Law in the Age of COVID-19: Deposing Your Own Witnesses to Preserve Their Testimony

If you were to ask most lawyers whether an attorney should notice the deposition of their own witness, you'd likely get a response touting the following, conventional, but flawed, opinion:

Never do a direct examination of your own witness at a deposition. Your witness is under your control, so you have the ability to fix any issues in their testimony later. For example, if opposing counsel uses the deposition testimony against you in a motion, you’ll just get a declaration from your witness that explains away the problem. If opposing counsel uses the witness’ bad testimony during trial, you simply call your witness to the stand to fix any issues with their deposition testimony. Why broadcast your strategy before the need arises?

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Though that strategy may have been reasonable in a pre-COVID-19 world, it simply doesn't hold water during a pandemic. In a time where more than 6.9 million people in the United States have been infected with the coronavirus and over 200,000 have lost their lives,[1] attorneys have good reason to worry about whether their witnesses will be available to swear to declarations or testify during trials. In most cases, trial is far removed from the deposition date. Meanwhile, coronavirus case numbers remain persistently high across much of the country. Deaths, though still well below their peak spring levels, averaged more than 1,000 per day in August, more than double the average from early July.[2] In mid-September, deaths still averaged around 850 per day; with the fall flu season rapidly approaching doctors and epidemiologists fear that the minor progress made in stemming coronavirus-related mortality will be lost.[3] Here in the San Francisco Bay Area, despite stringent self-Isolation protocols, the spread continues, and over 15,000 Californians have already lost their lives.[4]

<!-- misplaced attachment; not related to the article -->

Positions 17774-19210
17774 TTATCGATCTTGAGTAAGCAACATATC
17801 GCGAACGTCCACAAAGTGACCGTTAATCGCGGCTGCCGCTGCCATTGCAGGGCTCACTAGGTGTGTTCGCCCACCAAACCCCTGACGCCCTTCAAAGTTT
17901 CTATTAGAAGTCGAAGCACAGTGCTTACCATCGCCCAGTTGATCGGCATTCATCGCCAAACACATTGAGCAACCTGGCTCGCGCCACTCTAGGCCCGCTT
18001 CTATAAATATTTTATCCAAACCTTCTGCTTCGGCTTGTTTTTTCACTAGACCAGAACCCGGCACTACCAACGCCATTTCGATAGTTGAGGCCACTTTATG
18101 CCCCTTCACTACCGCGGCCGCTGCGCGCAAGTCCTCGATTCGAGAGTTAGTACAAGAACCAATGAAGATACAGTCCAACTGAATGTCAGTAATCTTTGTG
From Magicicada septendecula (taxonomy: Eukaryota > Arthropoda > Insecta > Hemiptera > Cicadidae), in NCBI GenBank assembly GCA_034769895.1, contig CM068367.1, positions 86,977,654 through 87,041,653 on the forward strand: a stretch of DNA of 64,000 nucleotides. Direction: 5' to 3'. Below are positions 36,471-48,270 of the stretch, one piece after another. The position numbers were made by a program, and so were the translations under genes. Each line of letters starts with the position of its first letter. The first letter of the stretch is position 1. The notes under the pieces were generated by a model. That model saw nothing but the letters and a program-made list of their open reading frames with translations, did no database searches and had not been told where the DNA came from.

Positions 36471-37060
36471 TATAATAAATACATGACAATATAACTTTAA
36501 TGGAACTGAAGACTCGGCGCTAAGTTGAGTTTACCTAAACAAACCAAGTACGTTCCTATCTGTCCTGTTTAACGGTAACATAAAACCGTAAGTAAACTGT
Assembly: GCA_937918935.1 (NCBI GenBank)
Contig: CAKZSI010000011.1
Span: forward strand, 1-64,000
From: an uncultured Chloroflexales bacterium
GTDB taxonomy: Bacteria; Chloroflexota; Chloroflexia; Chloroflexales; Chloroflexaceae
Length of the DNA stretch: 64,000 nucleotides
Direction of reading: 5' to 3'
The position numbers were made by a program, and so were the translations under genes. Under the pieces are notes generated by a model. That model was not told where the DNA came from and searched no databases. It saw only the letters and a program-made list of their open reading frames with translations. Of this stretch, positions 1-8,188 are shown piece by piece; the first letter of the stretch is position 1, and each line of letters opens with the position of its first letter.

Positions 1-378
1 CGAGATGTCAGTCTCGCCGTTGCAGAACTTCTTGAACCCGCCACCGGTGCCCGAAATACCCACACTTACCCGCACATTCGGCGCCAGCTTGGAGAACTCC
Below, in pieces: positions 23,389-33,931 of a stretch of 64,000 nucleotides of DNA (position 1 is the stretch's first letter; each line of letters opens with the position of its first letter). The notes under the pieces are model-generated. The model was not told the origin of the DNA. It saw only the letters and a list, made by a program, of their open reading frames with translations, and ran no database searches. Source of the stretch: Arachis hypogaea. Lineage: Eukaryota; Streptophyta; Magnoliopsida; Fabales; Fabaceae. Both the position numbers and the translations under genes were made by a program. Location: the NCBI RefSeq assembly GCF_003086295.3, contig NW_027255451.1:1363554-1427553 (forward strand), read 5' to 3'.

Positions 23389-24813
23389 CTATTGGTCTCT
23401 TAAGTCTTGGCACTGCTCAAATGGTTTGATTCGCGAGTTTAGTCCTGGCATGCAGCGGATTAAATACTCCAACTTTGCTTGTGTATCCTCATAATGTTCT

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If your witness’ age or underlying medical conditions place them at high risk of coronavirus-related mortality, then you should strongly consider noticing their deposition – especially if your witness lives in a state that is a coronavirus hot spot and/or lives in a nursing home.[5]

My unconventional advice on this issue isn’t limited to the current pandemic. In any case involving an elderly witness, a witness with a terminal illness, or a witness with multiple chronic health conditions that put them at increased risk, it is unwise to rely on your ability to present the witness’ live testimony during trial. We all know that the only things you can rely on are “death and taxes” and, unfortunately, during a pandemic the former may hit closer to home than you anticipate. Should your key witness succumb to coronavirus, the conventional wisdom of (1) not noticing your own witness' deposition or (2) not asking questions of your own witnesses at a deposition noticed by the other side may be dangerously wrong.

What should potential and current clients who are at high risk of COVID-19 complications know?

First, if you are an attorney reading this article, I suggest you make your clients aware of the pros and cons of deposing your own witnesses, discussed herein, so that you can help your client make an informed decision.

If you are a party to a lawsuit and you already have an attorney, feel free to email this article to them. Your attorney may have a good, strategic reason for waiting to notice the depositions of at-risk witnesses, but you should start a candid discussion.[6]